# Make Pictures With Polarized Light From an LCD

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## Introduction: Make Pictures With Polarized Light From an LCD

When I started to write this instructable I realized that it is not simple to explain what is happening in my experiments. Therefore, briefly, polarized light is light where the electromagnetic waves are restrained or limited to certain directions. You will find more on the web if you are interested. This effect of polarization is applied in sunglasses, 3D movie glasses and LCD monitors (see http://en.wikipedia.org/wiki/Liquid-crystal_display). When placing objects between a source with polarized light and a polarized filter, we can observe color formation indicating properties like stress in materials.

Luckily, this time it will be easier done than said and you really do not have to know the whole theory in order to make fascinating pictures. We can use an LCD monitor as a source for polarized light and all you'll need is a camera and a polarizing filter.

## Step 1: The Setup

You'll need a camera with a polarizing filter. I used a Cokin A160 linear polarizer. I put the camera on a camera stand.

For the polarized light source, I put a portable computer flat on the stand and opened a white screen (e.g. in a web browser or word processor).

Next, you'll have to turn the polarized filter until no light is transmitted to the camera. You will see that the white backgound turns to black. It's my personal preference, but I think it looks better with a black background.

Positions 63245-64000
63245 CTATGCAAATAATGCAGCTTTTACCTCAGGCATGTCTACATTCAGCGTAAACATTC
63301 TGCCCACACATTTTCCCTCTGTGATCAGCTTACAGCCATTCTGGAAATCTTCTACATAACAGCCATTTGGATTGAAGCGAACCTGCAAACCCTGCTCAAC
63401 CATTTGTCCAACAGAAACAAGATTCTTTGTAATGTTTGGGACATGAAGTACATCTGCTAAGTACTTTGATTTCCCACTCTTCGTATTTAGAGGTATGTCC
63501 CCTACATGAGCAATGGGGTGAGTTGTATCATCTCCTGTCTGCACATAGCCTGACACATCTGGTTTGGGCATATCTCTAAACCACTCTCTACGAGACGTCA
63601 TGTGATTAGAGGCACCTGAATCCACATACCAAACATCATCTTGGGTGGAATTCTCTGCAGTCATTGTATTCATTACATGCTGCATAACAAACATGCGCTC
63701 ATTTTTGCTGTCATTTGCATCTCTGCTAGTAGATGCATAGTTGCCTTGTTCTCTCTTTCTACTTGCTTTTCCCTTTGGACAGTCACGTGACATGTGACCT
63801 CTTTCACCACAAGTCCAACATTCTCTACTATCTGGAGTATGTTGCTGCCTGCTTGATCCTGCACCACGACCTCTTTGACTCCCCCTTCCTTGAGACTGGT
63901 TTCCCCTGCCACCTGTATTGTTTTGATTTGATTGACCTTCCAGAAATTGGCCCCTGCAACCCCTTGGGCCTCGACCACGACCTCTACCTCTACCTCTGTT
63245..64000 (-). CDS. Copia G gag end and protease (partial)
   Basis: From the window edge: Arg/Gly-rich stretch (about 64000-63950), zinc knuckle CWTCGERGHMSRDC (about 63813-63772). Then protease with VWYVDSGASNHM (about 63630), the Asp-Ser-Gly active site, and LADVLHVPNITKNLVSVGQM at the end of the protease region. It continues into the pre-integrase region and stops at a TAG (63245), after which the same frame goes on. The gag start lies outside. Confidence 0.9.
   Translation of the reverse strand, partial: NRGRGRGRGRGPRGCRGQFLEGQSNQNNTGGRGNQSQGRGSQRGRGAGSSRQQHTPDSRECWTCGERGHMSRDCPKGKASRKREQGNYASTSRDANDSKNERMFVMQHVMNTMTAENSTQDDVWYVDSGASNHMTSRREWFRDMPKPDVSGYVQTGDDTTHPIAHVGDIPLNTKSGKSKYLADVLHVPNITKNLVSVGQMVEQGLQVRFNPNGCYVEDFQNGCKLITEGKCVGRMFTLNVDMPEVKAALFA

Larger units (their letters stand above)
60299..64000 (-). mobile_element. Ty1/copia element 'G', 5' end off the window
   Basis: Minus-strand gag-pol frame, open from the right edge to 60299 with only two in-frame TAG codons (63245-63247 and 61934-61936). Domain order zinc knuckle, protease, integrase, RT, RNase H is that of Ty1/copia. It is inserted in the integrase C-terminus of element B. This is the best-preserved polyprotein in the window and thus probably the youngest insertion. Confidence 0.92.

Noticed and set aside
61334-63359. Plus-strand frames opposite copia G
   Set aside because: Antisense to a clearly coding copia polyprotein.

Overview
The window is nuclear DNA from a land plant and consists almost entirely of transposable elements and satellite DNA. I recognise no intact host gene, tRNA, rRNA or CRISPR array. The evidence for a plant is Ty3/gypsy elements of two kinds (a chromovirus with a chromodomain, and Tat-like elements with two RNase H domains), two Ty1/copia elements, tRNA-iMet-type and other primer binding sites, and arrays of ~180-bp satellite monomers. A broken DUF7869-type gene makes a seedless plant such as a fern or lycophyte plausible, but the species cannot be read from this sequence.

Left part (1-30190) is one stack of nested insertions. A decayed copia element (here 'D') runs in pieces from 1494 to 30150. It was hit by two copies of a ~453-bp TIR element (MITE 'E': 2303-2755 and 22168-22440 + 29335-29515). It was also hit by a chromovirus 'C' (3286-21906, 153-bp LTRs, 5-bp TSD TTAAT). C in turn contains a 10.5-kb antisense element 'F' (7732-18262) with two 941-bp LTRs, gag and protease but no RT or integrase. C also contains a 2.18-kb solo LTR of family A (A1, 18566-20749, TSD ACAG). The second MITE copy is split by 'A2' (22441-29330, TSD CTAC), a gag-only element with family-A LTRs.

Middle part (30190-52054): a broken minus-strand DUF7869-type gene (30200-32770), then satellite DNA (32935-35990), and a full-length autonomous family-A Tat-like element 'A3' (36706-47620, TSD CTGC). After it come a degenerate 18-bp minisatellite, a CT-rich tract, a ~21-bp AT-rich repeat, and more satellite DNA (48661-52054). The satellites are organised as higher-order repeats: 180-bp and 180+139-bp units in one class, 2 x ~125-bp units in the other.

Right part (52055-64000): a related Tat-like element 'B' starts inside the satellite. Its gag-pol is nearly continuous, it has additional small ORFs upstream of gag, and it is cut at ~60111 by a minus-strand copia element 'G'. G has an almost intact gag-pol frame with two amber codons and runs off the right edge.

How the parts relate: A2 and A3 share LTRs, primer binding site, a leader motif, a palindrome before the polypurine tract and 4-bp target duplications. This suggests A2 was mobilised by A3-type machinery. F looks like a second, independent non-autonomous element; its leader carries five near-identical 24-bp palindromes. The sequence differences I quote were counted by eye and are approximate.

## Step 2: Take Pictures

Of course you'll need to look for objects to take pictures of. I had the best results with hard plastic and translucent materials.

Adjust focus and exposure time on your camera. I can not give you hints here, it is a matter of trial and error.

As an example, you can see a cookie packaging plastic without and with polarizing filter.

## Step 3: Take More Pictures

Many apparent uniform materials generate colored pictures indicating that the physical properties of the objects are not uniform. Stress points can easily be demonstrated using this setup.

But aside of all the science, the pictures are nice to look at...

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